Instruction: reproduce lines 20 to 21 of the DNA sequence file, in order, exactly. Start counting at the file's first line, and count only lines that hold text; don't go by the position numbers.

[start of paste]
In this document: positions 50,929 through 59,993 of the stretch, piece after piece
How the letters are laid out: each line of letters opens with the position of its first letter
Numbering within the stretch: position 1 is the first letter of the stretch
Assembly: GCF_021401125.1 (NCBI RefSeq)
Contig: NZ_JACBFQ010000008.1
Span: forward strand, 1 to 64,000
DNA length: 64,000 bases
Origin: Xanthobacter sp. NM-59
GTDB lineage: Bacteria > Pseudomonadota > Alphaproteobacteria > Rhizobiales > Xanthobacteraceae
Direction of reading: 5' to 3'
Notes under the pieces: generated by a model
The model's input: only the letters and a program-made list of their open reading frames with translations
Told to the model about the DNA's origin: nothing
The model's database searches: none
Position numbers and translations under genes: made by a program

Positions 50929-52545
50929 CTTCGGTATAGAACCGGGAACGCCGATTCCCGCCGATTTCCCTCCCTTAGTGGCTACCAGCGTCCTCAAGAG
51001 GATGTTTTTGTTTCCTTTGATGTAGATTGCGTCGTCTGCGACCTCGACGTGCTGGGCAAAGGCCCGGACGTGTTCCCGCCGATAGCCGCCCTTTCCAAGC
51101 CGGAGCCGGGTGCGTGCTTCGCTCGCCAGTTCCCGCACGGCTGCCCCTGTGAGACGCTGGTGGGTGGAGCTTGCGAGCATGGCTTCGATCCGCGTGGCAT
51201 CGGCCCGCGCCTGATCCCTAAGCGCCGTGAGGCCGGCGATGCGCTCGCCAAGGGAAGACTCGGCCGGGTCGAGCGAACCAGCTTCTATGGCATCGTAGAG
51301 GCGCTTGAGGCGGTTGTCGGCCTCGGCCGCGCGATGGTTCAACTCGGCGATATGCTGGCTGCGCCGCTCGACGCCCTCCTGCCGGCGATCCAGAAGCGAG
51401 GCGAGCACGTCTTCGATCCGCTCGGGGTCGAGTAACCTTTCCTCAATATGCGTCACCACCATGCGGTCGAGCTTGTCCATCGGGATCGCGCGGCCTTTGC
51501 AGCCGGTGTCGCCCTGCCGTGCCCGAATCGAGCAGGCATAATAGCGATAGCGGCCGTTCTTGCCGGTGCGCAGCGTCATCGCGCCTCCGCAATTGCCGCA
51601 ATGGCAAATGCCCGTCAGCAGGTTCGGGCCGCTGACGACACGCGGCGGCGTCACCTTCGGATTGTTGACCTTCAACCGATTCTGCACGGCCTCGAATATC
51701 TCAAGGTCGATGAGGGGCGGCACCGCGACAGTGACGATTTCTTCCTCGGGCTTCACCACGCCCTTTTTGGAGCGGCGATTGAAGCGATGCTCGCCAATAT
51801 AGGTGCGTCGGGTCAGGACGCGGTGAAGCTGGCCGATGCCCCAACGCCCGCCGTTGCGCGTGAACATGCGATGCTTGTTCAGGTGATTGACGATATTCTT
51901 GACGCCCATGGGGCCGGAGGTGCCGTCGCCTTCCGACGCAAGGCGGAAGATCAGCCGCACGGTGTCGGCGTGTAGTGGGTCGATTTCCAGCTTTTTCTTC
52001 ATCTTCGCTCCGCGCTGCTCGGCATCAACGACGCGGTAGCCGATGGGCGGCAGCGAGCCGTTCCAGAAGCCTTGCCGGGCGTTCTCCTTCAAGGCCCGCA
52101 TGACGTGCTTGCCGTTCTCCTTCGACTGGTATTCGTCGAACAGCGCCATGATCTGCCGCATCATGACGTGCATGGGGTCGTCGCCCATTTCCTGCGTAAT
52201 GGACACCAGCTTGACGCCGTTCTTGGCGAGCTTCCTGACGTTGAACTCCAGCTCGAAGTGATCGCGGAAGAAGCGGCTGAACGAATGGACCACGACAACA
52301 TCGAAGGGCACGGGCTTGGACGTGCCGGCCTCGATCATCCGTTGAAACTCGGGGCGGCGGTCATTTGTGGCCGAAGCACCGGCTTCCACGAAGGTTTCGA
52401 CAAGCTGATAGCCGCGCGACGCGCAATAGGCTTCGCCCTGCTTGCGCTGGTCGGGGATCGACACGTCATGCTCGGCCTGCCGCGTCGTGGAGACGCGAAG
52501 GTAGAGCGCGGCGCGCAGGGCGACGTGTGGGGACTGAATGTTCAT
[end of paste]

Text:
51201 CGGCCCGCGCCTGATCCCTAAGCGCCGTGAGGCCGGCGATGCGCTCGCCAAGGGAAGACTCGGCCGGGTCGAGCGAACCAGCTTCTATGGCATCGTAGAG
51301 GCGCTTGAGGCGGTTGTCGGCCTCGGCCGCGCGATGGTTCAACTCGGCGATATGCTGGCTGCGCCGCTCGACGCCCTCCTGCCGGCGATCCAGAAGCGAG